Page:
How to Calculate the Tax Impact of Owning a Home

by C. Taylor

Owning a home potentially offers an enormous tax reduction by itemizing your deductions. When you first purchase a home, the majority of your mortgage payment is interest, and this interest is deductible. Likewise, points paid to reduce your interest rate may also be deductible. Although expenses used to improve a property are not immediately deductible, any repairs are. The downside to itemizing your deductions to reap home ownership benefits is a more complicated return and forfeiture of the standard deduction.

Look at your year-end mortgage statement for information on points and interest paid, taxes and insurance. If you do not have this statement, contact your mortgage company. If you are attempting to assess the tax benefits before purchasing, ask your mortgage company for estimates of these figures.

Write down the real estate taxes paid for your property. As an example, you might have paid $2,500 in real estate taxes for your home.

Add any interest or interest points paid during the year to this figure.In the example, if you paid $11,000 in interest and paid $3,000 in points when initiating your loan, your total would be $16,500.

Add any mortgage insurance premiums. The full amount only applies if your adjusted gross income was less than $100,000, or $50,000 for "married filing separately," as reported on line 38 of your Form 1040 taxes. For amounts greater than this, subtract $100,000 and round up to the nearest $1,000. For married filing separately, subtract $50,000 and round up to the nearest $500. Divide by $1,000, or $500 for married filing separately. If the resulting figure is greater than 1.0, use 1.0. Subtract this figure from 1 and multiply by the mortgage insurance premiums to calculate the amount you can deduct. In the example, if you are single and paid $2,000 in mortgage insurance with an adjusted gross income of $102,100, then you would subtract $100,000 to get $2,100, which rounds up to $3,000. Divide by $10,000 to get 0.30. Subtract this from 1 to get 0.70. Multiply by the $2,000 in premiums to get a deductible of $1,400. Your new total is $17,900.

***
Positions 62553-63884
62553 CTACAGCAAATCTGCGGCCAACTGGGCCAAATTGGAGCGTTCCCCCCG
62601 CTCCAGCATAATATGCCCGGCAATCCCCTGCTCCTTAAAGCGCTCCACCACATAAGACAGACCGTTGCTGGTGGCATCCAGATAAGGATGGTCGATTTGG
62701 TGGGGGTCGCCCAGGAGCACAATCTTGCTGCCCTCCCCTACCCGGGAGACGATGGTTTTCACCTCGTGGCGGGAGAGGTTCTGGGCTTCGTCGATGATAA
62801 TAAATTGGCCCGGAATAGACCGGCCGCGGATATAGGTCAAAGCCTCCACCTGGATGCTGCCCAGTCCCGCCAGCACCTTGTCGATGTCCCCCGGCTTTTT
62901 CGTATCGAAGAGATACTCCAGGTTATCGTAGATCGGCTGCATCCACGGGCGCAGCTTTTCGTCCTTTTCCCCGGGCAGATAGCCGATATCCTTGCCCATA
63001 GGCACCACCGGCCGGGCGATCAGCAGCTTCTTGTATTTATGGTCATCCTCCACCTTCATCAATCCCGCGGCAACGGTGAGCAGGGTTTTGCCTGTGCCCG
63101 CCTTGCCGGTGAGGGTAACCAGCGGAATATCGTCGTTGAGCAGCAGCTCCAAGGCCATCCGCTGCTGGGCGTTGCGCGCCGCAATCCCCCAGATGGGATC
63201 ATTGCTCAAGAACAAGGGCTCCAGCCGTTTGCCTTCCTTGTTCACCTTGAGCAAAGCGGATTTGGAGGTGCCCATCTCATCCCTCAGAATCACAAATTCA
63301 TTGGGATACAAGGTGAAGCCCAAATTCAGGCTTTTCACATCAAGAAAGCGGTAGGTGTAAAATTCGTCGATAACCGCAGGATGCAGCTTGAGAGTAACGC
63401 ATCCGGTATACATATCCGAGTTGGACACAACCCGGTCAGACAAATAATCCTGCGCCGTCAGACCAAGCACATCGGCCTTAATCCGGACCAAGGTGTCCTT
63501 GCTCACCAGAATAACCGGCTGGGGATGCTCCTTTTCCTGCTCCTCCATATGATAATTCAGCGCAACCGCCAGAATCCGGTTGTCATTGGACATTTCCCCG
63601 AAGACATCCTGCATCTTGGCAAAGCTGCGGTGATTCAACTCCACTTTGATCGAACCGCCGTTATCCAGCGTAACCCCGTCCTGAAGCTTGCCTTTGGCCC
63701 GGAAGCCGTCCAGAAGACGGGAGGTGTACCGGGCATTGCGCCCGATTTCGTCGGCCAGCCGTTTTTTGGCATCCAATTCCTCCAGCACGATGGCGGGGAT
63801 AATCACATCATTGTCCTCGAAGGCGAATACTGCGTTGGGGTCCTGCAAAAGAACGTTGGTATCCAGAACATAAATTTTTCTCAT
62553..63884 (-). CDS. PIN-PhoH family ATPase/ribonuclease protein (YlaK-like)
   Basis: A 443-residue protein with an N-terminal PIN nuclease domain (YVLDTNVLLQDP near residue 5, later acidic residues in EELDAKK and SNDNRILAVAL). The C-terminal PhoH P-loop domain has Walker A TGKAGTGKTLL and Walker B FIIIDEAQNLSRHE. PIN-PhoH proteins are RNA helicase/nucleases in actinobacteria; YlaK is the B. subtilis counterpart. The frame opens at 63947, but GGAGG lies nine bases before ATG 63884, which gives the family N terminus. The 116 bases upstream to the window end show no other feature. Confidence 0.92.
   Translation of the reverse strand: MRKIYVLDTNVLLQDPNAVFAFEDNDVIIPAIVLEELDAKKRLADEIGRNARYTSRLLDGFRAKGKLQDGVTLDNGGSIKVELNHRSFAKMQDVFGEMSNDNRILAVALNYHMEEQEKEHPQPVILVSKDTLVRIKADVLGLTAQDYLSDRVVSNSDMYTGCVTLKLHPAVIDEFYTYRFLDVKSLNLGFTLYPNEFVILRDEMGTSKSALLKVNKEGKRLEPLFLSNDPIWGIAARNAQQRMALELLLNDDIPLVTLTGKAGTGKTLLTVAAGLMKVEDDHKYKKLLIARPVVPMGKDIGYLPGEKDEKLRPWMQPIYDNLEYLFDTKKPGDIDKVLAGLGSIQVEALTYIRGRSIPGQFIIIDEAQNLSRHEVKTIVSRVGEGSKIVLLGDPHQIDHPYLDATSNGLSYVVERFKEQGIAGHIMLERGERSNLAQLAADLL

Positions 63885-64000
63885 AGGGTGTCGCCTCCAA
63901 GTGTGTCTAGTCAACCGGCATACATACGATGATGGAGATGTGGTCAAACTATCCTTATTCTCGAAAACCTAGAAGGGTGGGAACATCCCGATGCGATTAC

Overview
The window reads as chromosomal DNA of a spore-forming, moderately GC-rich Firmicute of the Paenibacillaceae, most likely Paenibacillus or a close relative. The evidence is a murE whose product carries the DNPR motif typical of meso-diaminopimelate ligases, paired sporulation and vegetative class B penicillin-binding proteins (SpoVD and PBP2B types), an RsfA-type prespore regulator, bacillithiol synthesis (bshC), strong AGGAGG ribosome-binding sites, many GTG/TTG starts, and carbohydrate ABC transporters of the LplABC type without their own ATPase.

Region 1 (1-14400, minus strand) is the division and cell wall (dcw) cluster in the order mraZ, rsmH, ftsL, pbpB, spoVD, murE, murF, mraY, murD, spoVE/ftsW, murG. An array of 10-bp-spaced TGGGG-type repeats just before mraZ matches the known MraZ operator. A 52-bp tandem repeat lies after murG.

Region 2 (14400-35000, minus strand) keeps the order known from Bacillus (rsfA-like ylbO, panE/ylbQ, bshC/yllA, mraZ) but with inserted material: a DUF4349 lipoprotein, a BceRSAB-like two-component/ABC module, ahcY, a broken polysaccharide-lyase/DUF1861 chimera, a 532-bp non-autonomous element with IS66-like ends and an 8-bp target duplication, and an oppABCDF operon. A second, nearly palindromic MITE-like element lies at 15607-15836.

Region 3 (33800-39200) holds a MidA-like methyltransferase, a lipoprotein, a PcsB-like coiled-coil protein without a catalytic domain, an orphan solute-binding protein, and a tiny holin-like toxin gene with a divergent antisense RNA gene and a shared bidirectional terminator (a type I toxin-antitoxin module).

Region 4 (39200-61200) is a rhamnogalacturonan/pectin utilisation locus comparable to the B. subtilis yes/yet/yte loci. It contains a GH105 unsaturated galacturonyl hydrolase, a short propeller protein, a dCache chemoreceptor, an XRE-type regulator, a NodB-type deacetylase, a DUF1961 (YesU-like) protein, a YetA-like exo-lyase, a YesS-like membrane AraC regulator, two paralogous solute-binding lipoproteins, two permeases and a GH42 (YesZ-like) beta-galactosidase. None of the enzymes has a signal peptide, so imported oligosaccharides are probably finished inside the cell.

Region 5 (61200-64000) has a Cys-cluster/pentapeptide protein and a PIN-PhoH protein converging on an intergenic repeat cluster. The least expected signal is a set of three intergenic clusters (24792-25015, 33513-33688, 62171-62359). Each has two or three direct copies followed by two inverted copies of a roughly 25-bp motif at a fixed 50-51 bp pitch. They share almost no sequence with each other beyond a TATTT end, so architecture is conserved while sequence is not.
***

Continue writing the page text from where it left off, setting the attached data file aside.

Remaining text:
Add any other itemized deductions, such as medical expenses, charitable gifts, state taxes and job related expenses. In the example, if you had $4,000 in additional itemized deductions, your new total would be $21,900.

Subtract your standard deduction from this figure to see how much more more you could save by owning a home. If you get a negative number, you are better offer using your standard deduction, and the home has no tax benefit. In the example, your year 2010 standard deduction is $5,700, so you get an additional $16,200 in tax deductions.

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